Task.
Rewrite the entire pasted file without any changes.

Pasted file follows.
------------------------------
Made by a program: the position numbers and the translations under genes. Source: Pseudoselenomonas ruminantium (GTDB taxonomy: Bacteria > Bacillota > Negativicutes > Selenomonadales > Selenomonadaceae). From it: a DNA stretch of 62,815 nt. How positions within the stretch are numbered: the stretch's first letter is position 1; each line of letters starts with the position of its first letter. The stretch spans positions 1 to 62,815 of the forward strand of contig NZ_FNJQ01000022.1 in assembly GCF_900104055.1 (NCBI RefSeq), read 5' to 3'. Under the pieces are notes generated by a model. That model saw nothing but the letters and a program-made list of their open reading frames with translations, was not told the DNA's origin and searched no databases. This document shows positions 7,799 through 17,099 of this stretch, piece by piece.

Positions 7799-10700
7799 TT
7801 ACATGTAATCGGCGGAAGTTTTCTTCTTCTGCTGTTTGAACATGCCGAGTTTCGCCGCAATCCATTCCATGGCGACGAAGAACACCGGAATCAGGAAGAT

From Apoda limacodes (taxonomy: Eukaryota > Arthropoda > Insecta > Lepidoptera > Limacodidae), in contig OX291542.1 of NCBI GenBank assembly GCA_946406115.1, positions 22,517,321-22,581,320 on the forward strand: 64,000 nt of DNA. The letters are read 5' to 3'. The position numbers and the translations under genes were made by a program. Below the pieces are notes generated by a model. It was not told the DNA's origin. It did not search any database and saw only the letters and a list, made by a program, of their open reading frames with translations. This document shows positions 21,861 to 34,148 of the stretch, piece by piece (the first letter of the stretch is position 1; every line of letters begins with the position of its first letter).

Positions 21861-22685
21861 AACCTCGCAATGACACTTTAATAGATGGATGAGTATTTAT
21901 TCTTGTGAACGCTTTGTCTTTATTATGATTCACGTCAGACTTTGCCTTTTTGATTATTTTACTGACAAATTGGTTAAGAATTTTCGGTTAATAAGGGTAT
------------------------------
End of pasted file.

Made by a program: the position numbers and the translations under genes. Source: Pseudoselenomonas ruminantium (GTDB taxonomy: Bacteria > Bacillota > Negativicutes > Selenomonadales > Selenomonadaceae). From it: a DNA stretch of 62,815 nt. How positions within the stretch are numbered: the stretch's first letter is position 1; each line of letters starts with the position of its first letter. The stretch spans positions 1 to 62,815 of the forward strand of contig NZ_FNJQ01000022.1 in assembly GCF_900104055.1 (NCBI RefSeq), read 5' to 3'. Under the pieces are notes generated by a model. That model saw nothing but the letters and a program-made list of their open reading frames with translations, was not told the DNA's origin and searched no databases. This document shows positions 7,799 through 17,099 of this stretch, piece by piece.

Positions 7799-10700
7799 TT
7801 ACATGTAATCGGCGGAAGTTTTCTTCTTCTGCTGTTTGAACATGCCGAGTTTCGCCGCAATCCATTCCATGGCGACGAAGAACACCGGAATCAGGAAGAT

From Apoda limacodes (taxonomy: Eukaryota > Arthropoda > Insecta > Lepidoptera > Limacodidae), in contig OX291542.1 of NCBI GenBank assembly GCA_946406115.1, positions 22,517,321-22,581,320 on the forward strand: 64,000 nt of DNA. The letters are read 5' to 3'. The position numbers and the translations under genes were made by a program. Below the pieces are notes generated by a model. It was not told the DNA's origin. It did not search any database and saw only the letters and a list, made by a program, of their open reading frames with translations. This document shows positions 21,861 to 34,148 of the stretch, piece by piece (the first letter of the stretch is position 1; every line of letters begins with the position of its first letter).

Positions 21861-22685
21861 AACCTCGCAATGACACTTTAATAGATGGATGAGTATTTAT
21901 TCTTGTGAACGCTTTGTCTTTATTATGATTCACGTCAGACTTTGCCTTTTTGATTATTTTACTGACAAATTGGTTAAGAATTTTCGGTTAATAAGGGTAT